"They would want to plan for what happens to the other people who were being considered, including if they decided to then leave," said Rubin.
Jumping ship may be a tough decision for some execs: In late September, Microsoft revealed it had handed out millions in stock grants to eight men and women to ensure "continuity of key leaders during the transition to a new chief executive officer." At the time, the grants were worth between $1.6 million and $19.9 million each, with COO Kevin Turner scoring the top award.
However, several of the widely-cited internal prospects, including Nadella and Tony Bates, the CEO of Skype before it was acquired by Microsoft and now the head of the Business Development and Evangelism group, were not among the eight.
"And if [the leading candidate] is external, say Alan Mulally [CEO of Ford Motor], there are things that person may have to do at their current company before they could accept," said Rubin.
Analysts and pundits who bet that Microsoft would act this year, not next, based their opinions in part on Ballmer's mistakes -- being unable to successfully move Microsoft from the desktop to mobile was at the top of their lists -- and a need for quick decisions to get the company executing the strategy Ballmer and the board have laid out to transition to a devices and services company.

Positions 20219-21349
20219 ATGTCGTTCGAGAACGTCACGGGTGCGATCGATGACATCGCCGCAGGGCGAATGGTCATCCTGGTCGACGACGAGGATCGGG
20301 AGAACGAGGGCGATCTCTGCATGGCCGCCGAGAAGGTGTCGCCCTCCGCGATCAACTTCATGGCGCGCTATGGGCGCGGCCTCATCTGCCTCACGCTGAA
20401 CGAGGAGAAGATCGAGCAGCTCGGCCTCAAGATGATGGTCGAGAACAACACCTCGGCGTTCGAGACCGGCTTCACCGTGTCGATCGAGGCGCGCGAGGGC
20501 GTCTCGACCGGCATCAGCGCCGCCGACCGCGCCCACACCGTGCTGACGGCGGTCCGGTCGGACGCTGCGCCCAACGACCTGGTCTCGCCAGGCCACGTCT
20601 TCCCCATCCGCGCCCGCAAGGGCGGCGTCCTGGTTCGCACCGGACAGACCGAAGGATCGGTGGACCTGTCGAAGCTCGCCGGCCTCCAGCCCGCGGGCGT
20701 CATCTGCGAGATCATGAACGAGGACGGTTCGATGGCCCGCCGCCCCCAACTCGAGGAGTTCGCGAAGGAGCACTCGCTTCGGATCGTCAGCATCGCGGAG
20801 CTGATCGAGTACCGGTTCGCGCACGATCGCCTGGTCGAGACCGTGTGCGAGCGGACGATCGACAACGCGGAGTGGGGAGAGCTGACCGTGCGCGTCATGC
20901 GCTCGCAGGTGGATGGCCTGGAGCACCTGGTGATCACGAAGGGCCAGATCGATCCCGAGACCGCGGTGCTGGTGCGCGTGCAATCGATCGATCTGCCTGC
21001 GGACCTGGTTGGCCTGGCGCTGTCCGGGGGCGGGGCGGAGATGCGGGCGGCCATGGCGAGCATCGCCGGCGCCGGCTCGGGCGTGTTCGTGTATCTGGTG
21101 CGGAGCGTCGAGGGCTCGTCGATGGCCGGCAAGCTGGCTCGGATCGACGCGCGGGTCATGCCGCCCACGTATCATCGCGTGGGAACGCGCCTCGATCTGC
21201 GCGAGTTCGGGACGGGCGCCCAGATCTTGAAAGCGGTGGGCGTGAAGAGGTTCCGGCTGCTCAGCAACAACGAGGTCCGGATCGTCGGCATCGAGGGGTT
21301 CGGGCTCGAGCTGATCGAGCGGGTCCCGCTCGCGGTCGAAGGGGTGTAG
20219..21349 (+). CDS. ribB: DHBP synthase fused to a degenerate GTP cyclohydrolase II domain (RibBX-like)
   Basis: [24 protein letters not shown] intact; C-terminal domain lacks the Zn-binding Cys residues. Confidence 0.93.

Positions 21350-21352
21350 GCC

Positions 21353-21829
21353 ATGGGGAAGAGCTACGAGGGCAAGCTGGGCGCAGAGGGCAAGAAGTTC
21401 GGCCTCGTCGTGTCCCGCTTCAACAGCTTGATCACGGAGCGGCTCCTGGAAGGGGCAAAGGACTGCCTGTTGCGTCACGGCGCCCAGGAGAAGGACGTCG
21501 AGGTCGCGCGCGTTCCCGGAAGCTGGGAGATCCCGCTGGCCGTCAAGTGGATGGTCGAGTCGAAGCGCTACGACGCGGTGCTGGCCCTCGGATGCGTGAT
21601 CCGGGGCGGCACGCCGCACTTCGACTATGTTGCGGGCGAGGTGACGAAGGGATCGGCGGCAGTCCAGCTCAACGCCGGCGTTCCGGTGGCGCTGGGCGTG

While a wait of a month or more won't be disastrous, Rubin noted even after the selection is announced, a period of uncertainty will prevail. It's typical for any new chief executive to take between one to three months to assess the situation and present their ideas to the board, said Rubin. Only then would the company and its employees get new marching orders.
"If a month or two is going to make a difference, it's certainly worth spending the time," Rubin concluded. "And if they're closing on the right candidate, there may be some road blocks that need to be cleared first."
Sign up for CIO Asia eNewsletters.